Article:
Jeff Fitzmyers Project Manager at Energy Remodeling Inc.

October 28th, 2015

Consider that the reason you can't commit is simply a readout that the right idea for you has not come up. Wait until you are inspired with a timely and useful idea that you love. 

Michael Brill Technology startup exec focused on AI-driven products

October 28th, 2015

Nofyah, I think there's a difference between pivoting on execution of an idea and simply getting started. I would agree with Jeff that if you can't get started then either (a) you don't have an idea that is really inspiring you or (b) you lack the self-confidence to start *anything*. 

Not to play junior psychologist (since apparently my medical advice was ignored), but parsing Karan's words, it sort of looks like (b) to me... in that she is highly influenced by the ideas of others and immediately thinks they're better than hers. But she keeps coming back to her idea, which leads me to believe that she *does* have an idea that inspires her.

First conquer the fear of starting anything and then picking something will come much easier.

Michael Brill Technology startup exec focused on AI-driven products

October 23rd, 2015


Aaron Glinski Digital Marketing Specialist at Vinyl Interactive

October 23rd, 2015

Sometimes I face the same problem. I do three things that help me commit: 
  1. Validate each of the ideas by pitching the ideas to my mentors. Getting feedback from them helps.
  2. Evaluate the resources necessary to make the ideas successful.
  3. Survey a group of people to validate the best idea.
Once you got your idea. Stick with it and make it successful before you move to the next idea. I hope that helps.


October 24th, 2015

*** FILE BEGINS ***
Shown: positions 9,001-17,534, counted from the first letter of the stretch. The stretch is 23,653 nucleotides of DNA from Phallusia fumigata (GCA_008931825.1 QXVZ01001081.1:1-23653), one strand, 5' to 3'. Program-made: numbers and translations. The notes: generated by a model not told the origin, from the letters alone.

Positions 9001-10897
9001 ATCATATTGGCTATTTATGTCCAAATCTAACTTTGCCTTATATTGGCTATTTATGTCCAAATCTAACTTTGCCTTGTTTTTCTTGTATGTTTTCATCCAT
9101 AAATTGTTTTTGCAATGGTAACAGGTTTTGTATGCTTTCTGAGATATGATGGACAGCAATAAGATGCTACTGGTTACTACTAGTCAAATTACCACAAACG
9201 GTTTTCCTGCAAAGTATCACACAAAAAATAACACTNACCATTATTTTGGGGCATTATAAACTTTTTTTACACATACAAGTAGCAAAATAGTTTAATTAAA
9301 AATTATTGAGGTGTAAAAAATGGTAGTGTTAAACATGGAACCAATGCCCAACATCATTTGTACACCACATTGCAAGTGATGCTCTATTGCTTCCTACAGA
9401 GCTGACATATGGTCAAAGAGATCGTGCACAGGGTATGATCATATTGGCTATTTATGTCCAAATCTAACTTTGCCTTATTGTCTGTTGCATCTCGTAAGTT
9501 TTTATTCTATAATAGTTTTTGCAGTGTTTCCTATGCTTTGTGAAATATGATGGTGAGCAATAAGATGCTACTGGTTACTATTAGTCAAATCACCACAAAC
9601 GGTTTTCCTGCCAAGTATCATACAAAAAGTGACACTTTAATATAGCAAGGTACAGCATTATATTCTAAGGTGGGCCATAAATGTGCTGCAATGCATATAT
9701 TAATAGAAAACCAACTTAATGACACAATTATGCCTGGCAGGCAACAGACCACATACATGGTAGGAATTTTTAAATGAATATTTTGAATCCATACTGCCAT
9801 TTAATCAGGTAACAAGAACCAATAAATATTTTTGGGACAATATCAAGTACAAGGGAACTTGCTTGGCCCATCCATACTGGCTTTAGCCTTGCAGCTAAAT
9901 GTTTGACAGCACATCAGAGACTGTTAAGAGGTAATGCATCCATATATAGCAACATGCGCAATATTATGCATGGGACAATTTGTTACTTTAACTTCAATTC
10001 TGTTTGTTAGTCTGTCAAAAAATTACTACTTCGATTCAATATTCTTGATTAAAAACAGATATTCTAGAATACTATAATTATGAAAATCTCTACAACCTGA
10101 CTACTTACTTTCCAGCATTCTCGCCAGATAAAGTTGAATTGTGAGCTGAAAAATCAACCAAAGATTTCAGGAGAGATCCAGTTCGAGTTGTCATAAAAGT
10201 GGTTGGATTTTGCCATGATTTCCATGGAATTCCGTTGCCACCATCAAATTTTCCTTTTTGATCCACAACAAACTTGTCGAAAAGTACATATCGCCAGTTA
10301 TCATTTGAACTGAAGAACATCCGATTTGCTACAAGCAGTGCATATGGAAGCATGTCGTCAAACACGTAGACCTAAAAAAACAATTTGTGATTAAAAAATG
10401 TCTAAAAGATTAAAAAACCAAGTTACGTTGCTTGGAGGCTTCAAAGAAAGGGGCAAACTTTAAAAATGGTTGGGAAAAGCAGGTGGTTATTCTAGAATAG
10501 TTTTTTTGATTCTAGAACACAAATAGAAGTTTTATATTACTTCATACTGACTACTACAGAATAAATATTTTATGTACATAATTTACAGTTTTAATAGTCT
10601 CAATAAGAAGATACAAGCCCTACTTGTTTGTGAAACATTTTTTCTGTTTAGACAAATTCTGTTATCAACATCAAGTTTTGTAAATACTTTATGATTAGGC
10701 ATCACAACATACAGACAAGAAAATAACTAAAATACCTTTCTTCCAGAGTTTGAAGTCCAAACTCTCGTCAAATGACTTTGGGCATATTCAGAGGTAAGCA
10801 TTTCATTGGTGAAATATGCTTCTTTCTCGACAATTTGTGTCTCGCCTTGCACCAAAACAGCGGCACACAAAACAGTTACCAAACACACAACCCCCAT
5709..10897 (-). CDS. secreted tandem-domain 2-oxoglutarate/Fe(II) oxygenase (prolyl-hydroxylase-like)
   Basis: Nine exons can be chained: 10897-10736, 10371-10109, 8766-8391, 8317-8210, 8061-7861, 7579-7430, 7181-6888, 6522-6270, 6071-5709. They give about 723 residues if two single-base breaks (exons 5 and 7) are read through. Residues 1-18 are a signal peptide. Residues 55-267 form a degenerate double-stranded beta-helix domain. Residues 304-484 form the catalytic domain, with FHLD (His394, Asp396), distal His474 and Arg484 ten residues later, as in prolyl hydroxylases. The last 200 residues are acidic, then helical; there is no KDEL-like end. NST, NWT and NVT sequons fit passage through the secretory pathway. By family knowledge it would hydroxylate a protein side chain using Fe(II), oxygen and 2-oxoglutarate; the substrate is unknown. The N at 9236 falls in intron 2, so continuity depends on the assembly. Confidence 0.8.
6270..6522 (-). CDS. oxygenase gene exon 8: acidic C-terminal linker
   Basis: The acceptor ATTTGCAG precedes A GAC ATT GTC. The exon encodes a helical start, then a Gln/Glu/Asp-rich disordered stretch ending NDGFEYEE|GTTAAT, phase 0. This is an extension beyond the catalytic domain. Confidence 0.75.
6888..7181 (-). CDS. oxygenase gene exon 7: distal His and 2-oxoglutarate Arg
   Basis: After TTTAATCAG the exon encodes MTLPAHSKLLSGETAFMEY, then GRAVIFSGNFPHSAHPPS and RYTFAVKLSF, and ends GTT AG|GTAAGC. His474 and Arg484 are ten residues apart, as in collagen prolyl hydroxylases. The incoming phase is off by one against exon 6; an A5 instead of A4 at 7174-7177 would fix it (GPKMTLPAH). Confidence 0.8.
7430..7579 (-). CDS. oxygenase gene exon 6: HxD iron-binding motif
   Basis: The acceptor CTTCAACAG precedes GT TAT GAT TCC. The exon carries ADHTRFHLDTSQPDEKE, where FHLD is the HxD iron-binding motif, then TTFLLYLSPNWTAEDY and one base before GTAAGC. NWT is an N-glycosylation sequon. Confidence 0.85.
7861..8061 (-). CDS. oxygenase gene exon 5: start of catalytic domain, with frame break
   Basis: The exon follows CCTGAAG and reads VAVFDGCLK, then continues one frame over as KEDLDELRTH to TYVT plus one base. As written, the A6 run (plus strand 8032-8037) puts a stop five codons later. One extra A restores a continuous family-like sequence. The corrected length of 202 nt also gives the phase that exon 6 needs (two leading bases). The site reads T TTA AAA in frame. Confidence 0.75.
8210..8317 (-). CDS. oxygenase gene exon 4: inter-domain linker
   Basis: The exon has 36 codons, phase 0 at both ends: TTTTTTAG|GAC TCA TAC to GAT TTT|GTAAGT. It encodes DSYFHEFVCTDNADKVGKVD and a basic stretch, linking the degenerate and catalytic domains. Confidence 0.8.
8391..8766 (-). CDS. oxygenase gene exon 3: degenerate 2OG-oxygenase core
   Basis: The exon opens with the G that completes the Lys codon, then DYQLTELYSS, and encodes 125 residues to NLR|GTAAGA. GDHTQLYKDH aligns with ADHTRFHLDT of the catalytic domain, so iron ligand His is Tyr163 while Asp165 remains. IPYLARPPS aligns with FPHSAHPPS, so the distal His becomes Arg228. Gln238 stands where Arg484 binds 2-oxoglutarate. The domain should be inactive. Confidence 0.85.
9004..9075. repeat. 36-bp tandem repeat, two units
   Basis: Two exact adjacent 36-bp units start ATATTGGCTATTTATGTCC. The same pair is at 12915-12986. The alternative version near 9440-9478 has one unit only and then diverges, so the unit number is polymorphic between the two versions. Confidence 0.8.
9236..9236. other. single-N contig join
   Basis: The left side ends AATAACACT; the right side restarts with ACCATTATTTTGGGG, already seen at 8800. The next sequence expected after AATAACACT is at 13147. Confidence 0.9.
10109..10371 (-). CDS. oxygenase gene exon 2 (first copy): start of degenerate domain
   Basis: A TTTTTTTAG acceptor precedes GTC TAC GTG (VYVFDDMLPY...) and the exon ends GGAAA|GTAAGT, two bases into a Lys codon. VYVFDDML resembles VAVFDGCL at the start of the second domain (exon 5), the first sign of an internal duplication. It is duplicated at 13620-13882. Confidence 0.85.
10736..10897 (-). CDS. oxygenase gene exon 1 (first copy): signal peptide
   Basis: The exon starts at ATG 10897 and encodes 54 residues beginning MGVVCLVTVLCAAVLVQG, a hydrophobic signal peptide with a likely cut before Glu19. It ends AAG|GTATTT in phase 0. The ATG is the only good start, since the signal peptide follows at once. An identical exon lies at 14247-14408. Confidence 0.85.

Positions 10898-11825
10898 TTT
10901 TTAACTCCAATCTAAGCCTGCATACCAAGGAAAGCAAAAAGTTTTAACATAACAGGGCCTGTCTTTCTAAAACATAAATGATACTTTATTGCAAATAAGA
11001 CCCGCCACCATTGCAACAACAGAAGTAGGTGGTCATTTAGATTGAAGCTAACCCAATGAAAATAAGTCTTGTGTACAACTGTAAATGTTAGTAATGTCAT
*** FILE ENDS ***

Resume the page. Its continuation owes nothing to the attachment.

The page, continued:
Although quick answer is put all ideas you have on a white board. Start putting the pros and cons both in terms of potential revenue, scalability, profitability and your passion for each. It may take you 10 yrs or more to realize the fruits of your venture so be sure to really think about your passion... The idea that makes you want to get up in the morning and not go to sleep at night. Then you need to make a hard stop and just go for that one idea. You have to rein yourself and not get distracted by other ideas. Actually don't worry, once you start your idea and you have invested time and energy you will naturally just be focused on this. Because now you have stake in the game. Start! That's the quick answer. Just do it

Raj Dhonota

November 7th, 2015

I have a lot of people pitch to me as 'ideas' people IE they have of a head full of ideas and would like to know which I would invest in.  My answer is 'none' because they clearly don't have belief or passion for one.  Deep down you will know which idea is the one you feel passionate about.  It may not be one that you think is the most profitable - but it has to be the one you feel most for.

As an investor that invests at concept level (IE in just an idea) - I can assure you that the idea is only a 10% contributor to success - 90% is about how you execute the business idea.  If you are really confused, work out which will be executed the best.

Happy to have a chat if it helps!